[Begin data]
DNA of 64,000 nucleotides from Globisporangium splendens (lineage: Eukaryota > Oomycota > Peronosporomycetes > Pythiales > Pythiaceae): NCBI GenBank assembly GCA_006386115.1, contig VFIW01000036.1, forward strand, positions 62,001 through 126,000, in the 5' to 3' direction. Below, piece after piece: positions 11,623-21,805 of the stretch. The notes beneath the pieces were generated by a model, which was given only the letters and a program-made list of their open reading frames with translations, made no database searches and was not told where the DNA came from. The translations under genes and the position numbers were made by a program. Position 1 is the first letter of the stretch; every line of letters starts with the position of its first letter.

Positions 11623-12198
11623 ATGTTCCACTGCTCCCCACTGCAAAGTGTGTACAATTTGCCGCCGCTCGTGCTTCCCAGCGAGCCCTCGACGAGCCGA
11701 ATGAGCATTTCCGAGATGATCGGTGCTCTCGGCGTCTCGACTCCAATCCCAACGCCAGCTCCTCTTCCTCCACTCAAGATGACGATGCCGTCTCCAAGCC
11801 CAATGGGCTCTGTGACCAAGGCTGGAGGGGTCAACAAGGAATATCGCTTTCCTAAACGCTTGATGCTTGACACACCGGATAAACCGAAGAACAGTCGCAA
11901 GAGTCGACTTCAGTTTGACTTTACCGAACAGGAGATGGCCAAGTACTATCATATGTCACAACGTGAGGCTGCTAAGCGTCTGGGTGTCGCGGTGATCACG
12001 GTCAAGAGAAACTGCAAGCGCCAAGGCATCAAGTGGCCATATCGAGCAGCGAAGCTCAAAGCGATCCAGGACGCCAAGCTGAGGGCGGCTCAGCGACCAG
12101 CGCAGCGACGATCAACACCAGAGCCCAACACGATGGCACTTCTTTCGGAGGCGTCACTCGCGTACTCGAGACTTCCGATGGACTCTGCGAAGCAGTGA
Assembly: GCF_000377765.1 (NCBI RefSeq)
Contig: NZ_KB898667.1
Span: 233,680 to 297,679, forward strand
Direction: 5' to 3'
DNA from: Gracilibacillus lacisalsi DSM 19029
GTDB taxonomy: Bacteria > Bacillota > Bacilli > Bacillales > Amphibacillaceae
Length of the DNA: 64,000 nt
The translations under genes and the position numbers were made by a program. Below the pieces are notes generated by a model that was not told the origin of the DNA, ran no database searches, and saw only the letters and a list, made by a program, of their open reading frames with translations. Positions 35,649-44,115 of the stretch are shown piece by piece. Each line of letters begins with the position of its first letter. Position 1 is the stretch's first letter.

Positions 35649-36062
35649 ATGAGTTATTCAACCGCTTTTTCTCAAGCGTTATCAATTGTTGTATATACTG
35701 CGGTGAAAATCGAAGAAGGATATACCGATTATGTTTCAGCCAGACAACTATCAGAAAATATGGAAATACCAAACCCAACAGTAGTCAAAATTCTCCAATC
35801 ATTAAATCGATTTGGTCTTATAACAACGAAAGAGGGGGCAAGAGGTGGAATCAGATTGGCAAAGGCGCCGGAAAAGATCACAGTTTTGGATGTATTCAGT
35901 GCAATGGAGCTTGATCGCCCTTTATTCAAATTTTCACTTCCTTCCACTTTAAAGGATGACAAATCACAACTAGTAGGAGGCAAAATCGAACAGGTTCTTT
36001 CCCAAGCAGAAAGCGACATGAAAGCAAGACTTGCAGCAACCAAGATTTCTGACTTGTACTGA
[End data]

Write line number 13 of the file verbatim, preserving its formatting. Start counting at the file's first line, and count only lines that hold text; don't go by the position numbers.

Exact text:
DNA from: Gracilibacillus lacisalsi DSM 19029